Thing 001652 (Monkey’s Selfies)
In 2011 David Slater, a wild life photographer from the United Kingdom, traveled to Indonesia to take photos of the rare Sulawesi crested macaques. The crested macaques (Macaca nigra) are a species that today only live in the Tangkoko Reserve, northeast of the Indonesian island Sulawesi (Celebes), and on smaller neighboring islands. Over the last 25 years the number of crested macaques has decreased by approximately 90%. The Tangkoko Reserve is near a village and the macaques are used to encountering tourists and photographers. During Slater’s visit, one macaque examined and manipulated his camera. When Slater retrieved his camera, there were several photographs taken by the macaque on it. In 2011 Slater published some of these photographs under the title Monkey’s Selfies. One photograph was included in The Daily Mail on-line newspaper. Its copyright notice read: “Copyright Caters News Service”. Monkey’s Selfies went viral on the Internet. In November 2014 Slater published the Monkey’s Selfies series in the book Wildlife Personalities.
In 2015 Next Friends of Naruto, a group including People for the Ethical Treatment of Animals (PETA), an animal rights organization from the United States, and Antje Engelhardt, a primatologist from Germany, filed a complaint against Slater for the violation of the macaque’s copyright by displaying, advertising, and selling copies of the photographs. Engelhardt studies the endangered Sulawesi crested macaques as part of the Macaca Nigra Project. She claimed that Naruto, a six year old macaque, took these photos. Next Friends stated that Naruto should have the right to own and benefit from the copyright in the photos in the same way as any other author would. They claimed that all benefits of Monkey’s Selfies should fund the conservation efforts for the Macaca nigra. Slater argued that PETA’s claim should be dismissed because animals such as Naruto are not protected by the U.S. Copyright Act of 1976.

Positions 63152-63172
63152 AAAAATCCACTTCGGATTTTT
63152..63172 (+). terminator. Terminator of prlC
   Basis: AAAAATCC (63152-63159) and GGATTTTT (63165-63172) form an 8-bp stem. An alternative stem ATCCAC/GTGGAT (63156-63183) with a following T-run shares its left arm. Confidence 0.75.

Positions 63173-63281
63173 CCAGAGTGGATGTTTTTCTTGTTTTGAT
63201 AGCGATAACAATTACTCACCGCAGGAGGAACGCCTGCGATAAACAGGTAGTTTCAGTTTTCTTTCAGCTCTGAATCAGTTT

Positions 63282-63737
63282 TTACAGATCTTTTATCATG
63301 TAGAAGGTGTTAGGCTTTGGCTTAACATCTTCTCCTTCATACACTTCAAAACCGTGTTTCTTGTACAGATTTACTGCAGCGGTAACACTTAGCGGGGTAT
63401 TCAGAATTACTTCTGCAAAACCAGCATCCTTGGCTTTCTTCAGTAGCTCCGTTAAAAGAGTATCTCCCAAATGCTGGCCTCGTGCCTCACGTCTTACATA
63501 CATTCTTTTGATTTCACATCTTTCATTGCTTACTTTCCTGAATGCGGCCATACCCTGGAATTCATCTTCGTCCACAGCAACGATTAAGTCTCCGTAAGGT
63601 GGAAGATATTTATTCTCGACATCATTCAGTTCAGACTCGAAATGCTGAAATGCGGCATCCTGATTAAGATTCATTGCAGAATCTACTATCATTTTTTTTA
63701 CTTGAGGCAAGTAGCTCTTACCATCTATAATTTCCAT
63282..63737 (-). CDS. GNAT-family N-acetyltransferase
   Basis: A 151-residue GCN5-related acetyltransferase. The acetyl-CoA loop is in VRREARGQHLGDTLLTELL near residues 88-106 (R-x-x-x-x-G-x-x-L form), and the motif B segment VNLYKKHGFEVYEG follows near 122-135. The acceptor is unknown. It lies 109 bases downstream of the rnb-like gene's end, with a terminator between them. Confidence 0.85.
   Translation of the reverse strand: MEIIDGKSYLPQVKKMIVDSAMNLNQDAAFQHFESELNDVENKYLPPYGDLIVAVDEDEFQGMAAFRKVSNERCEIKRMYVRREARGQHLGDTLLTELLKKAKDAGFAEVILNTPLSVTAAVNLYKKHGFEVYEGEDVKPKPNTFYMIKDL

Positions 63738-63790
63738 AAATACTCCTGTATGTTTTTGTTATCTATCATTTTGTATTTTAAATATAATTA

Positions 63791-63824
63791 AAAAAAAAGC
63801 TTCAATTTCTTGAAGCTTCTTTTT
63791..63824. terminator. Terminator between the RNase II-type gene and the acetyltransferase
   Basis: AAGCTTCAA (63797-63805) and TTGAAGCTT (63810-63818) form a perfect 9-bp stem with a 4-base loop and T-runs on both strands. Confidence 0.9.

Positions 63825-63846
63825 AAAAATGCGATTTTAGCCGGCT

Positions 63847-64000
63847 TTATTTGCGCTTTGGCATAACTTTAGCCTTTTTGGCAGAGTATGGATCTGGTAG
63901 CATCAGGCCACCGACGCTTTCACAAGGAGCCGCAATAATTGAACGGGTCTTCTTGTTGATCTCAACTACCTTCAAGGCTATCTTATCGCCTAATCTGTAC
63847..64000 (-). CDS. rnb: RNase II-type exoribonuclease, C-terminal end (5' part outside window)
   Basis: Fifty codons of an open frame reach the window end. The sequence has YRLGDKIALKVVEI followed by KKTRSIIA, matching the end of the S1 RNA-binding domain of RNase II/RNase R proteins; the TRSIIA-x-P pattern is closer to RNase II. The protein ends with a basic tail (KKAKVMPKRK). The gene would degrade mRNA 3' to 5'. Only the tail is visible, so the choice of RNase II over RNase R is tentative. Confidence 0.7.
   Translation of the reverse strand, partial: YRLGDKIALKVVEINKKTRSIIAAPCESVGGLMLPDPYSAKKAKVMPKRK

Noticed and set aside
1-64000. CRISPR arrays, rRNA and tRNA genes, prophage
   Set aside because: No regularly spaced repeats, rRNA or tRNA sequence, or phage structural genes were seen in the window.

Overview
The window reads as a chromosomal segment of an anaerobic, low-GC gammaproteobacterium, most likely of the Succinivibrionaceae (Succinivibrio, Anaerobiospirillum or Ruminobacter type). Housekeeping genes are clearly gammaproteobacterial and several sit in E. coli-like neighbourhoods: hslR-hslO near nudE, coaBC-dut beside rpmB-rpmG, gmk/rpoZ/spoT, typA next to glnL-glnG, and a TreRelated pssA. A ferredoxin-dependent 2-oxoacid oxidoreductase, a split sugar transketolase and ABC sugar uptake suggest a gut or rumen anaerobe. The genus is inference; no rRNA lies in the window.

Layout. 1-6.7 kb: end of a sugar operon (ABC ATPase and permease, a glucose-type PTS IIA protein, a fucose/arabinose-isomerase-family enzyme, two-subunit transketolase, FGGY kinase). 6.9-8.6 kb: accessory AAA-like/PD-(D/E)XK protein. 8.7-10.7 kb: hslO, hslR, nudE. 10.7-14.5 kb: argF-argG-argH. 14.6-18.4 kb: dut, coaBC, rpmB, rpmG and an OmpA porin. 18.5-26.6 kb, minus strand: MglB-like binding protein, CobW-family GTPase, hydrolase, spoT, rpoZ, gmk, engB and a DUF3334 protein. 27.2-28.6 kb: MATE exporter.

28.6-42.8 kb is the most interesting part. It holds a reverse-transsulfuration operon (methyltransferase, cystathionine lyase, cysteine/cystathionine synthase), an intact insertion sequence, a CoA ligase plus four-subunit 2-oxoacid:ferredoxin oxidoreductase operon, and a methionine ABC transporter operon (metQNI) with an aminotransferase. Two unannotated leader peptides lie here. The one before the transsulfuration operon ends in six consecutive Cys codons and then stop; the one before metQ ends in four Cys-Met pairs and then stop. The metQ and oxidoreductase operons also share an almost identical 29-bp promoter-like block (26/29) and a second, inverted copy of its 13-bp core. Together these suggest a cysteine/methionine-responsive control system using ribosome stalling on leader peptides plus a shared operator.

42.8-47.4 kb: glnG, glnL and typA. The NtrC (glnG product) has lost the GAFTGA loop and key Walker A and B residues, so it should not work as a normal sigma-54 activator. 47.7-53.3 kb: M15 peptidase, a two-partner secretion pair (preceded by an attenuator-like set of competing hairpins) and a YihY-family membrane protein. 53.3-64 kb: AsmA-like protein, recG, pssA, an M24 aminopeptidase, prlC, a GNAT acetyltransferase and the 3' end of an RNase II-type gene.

On January 28, 2016, the court case Naruto v. David Slater took place at United States District Court of California. Judge William Orrick held:
I disagree with Next Friends. [...] Here, the Copyright Act does not “plainly” extend the concept of authorship or statutory standing to animals. To the contrary, there is no mention of animals anywhere in the Act. The Supreme Court and Ninth Circuit have repeatedly referred to “persons” or “human beings” when analyzing authorship under the Act. [...] “For copyright purposes, however, a work is copyrightable if copyrightability is claimed by the first human beings who compiled, selected, coordinated, and arranged [the work].”1 [...] Next Friends have not cited, and I have not found, a single case that expands the definition of authors to include animals. [...] Moreover, the Copyright Office agrees that works created by animals are not entitled to copyright protection. It directly addressed the issue of human authorship in the Compendium of U.S. Copyright Office Practices issued in December 2014 (Compendium). [...] [T]he Compendium states that, “[t]o qualify as a work of ‘authorship’ a work must be created by a human being. Works that do not satisfy this requirement are not copyrightable”.2 Specifically, the Copyright Office will not register works produced by “nature, animals, or plants” including, by specific example, a “photograph taken by a monkey”. [...] Naruto is not an “author” within the meaning of the Copyright Act. Next Friends argue that this result is “antithetical” to the “tremendous [public] interest in animal art”. Perhaps. But that is an argument that should be made to Congress and the President, not to me. The issue for me is whether Next Friends have demonstrated that the Copyright Act confers standing upon Naruto. In light of the plain language of the Copyright Act, past judicial interpretations of the Act’s authorship requirement, and guidance from the Copyright Office, they have not.
The court dismissed the complaint by the Next Friends of Naruto and concluded that photographs taken by a non-human are not protected as a work of art within the meaning of the Copyright Act.
Urantia Foundation v. Maaherra, 9th Circuit, 1997↩︎
Compendium of the U.S. Copyright Office Practices §313.2 (3d ed.)↩︎